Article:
No Power Use in Standby: New Zero-Watt Monitor

Apr 28, 2008
No Power Use in Standby: New Zero-Watt Monitor
Computer monitors in standby mode will soon save far more energy. Fujitsu Siemens Computers has developed the world’s first monitor that requires no electricity at all in idle mode. The innovation is based on a new switch in the monitor that shuts it down entirely when the computer signal is absent and turns it on again when the signal reappears. With this switch, the display saves several euros per year in power costs. Beginning in the summer of 2008, this “zero-watt monitor” will be sold for the price of a conventional monitor.

Computer monitors in standby mode will soon save far more energy. Fujitsu Siemens Computers has developed the world’s first monitor that requires no electricity at all in idle mode.

The innovation is based on a new switch in the monitor that shuts it down entirely when the computer signal is absent and turns it on again when the signal reappears. With this switch, the display saves several euros per year in power costs. Beginning in the summer of 2008, this “zero-watt monitor” will be sold for the price of a conventional monitor.

At the end of a work day, the same routine occurs in most offices when the computer is shut down. But the monitor usually stays on—it automatically enters standby mode when there is no signal from the computer. Despite the minimal power consumption, this idle mode can entail tens of thousands of euros in additional power costs per year for large companies with several thousand computers.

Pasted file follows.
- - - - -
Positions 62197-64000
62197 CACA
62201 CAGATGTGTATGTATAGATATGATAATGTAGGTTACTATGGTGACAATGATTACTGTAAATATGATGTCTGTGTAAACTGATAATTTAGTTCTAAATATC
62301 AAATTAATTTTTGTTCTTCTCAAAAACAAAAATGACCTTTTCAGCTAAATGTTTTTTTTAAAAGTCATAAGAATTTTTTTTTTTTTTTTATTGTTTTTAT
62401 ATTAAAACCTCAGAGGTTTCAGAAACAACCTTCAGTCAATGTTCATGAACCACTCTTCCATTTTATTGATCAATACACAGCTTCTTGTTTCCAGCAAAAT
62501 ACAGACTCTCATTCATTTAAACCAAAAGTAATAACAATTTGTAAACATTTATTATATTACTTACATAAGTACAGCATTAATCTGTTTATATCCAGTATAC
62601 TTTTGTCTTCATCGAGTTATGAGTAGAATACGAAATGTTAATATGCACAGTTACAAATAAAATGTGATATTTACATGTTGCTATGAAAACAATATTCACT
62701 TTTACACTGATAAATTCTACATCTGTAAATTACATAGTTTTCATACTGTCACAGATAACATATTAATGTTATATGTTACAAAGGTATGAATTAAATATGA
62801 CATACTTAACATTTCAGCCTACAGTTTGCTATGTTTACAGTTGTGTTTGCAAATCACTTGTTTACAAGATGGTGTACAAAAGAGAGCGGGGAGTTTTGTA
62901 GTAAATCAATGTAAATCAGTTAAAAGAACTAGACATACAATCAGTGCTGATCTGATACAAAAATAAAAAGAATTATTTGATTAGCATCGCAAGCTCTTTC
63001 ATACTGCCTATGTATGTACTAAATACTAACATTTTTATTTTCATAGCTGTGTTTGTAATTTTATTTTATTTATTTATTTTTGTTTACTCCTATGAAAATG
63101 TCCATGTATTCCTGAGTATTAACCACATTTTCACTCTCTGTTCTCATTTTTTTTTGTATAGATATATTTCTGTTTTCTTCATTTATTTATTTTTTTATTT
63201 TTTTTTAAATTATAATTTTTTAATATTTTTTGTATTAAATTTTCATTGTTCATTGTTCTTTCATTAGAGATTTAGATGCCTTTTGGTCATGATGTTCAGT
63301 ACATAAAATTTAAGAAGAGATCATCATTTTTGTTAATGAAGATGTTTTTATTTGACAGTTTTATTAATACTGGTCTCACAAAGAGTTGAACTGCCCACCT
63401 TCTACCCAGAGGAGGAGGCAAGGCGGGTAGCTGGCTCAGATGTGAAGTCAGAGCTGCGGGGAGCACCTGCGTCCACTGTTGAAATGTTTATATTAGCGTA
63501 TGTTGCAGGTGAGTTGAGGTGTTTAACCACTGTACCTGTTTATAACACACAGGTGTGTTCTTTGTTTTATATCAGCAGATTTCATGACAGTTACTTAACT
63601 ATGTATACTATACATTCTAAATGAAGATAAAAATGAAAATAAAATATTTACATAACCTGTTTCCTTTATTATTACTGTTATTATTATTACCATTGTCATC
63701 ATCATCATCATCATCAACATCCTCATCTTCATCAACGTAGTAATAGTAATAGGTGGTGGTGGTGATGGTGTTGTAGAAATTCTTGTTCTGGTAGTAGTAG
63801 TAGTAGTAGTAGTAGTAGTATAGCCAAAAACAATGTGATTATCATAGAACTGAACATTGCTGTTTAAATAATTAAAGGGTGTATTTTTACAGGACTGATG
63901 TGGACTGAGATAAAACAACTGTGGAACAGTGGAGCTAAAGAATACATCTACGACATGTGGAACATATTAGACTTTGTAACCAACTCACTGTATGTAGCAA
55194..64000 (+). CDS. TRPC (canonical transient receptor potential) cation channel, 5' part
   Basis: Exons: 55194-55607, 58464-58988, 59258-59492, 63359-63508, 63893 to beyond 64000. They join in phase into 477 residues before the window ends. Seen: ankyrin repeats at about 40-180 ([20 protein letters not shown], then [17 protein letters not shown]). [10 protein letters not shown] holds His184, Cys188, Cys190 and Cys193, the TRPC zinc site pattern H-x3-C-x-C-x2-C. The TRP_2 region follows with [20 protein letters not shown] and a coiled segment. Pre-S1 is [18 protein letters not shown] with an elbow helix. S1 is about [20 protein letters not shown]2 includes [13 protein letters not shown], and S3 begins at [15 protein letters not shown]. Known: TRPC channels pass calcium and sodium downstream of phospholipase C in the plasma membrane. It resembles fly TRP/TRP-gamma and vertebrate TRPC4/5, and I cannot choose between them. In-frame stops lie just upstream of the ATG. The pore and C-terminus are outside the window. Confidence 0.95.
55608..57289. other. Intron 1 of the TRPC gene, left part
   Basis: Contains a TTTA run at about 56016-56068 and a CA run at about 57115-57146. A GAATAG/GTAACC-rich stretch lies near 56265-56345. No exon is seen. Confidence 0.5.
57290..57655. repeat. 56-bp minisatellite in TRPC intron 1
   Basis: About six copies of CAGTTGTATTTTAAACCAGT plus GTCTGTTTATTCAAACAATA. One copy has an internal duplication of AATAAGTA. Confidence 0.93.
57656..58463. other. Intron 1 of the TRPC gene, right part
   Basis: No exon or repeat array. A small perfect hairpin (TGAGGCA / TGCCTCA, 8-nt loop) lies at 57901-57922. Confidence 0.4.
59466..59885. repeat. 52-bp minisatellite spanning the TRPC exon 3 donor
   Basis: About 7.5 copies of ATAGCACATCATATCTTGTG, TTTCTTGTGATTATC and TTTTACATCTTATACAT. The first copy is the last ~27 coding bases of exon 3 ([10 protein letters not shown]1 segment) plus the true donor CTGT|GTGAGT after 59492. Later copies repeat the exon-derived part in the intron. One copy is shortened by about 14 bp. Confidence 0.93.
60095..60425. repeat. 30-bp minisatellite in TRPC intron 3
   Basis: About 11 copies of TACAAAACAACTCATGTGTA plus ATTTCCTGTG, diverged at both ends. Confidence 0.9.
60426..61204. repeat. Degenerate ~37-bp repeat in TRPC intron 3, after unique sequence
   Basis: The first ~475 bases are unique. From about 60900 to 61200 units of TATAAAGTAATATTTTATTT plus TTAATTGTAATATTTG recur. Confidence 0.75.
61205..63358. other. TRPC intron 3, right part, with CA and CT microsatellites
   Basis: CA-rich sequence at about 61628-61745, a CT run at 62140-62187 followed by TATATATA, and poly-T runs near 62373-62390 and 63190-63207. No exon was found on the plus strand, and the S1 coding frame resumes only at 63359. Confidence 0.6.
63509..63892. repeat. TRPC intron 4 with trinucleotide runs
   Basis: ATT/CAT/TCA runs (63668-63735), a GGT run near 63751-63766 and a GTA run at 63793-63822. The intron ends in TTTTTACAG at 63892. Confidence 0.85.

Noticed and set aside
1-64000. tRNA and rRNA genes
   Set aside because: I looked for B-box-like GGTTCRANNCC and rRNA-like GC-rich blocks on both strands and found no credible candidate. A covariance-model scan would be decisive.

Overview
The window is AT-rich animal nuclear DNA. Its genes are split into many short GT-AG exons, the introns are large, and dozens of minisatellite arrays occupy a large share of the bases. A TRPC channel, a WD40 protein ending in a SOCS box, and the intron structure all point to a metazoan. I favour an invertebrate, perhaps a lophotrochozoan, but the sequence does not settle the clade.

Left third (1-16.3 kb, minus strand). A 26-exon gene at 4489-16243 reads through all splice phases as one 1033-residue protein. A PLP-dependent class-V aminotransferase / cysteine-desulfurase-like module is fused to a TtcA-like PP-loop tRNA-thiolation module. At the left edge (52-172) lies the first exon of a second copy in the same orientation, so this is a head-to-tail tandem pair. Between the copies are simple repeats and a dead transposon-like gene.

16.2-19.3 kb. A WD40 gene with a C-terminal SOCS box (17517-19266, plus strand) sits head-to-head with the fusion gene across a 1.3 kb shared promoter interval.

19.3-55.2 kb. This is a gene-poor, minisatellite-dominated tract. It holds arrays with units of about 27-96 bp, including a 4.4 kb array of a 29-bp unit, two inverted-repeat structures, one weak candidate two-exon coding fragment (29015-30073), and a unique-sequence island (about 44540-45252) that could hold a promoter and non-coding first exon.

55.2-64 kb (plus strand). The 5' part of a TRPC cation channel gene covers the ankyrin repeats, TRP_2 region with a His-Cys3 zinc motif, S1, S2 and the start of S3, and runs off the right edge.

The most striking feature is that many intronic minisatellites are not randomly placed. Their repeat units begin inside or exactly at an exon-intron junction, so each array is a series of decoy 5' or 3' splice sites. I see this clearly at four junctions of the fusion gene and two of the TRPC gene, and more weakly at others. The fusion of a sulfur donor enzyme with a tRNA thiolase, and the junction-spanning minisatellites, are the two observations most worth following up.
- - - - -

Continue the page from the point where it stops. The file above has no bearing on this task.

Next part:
The zero-watt monitor from Fujitsu Siemens Computers was chosen as “Innovation of the Year” at this year’s CeBIT computer trade show. The primary component is a circuit element in the power supply unit of the monitor that is switched by the PC. As soon as the video signal of the computer subsides, a relay—an electrically powered switch—with two switching positions automatically interrupts the entire electrical circuit of the monitor. When the computer signal returns again, the low currents that then begin to flow across the interface are sufficient to trigger the relay and thereby restart the monitor.

The zero-watt monitor, which will initially be marketed to corporate customers beginning in the summer of 2008, adds to the range of “green” IT products sold by Fujitsu Siemens Computers. This is another component of the long-term strategy of the company, which also stresses environmental compatibility in its laptops, PCs and servers.

Several years ago, for instance, some of the Esprimo Professional PCs were the first systems to be certified with the “Blue Angel” environmental label. The Esprimo P Energy Saving Edition, uses as little as around 87 kilowatt hours in its standard configuration, less than half of the 183 kWh needed on average by nearly four-year-old office PCs.

Source: Siemens

Explore further: Intel takes aim at the mobile market — again

add to favorites email to friend print save as pdf

Related Stories

Scientists build a nanolaser using a single atomic sheet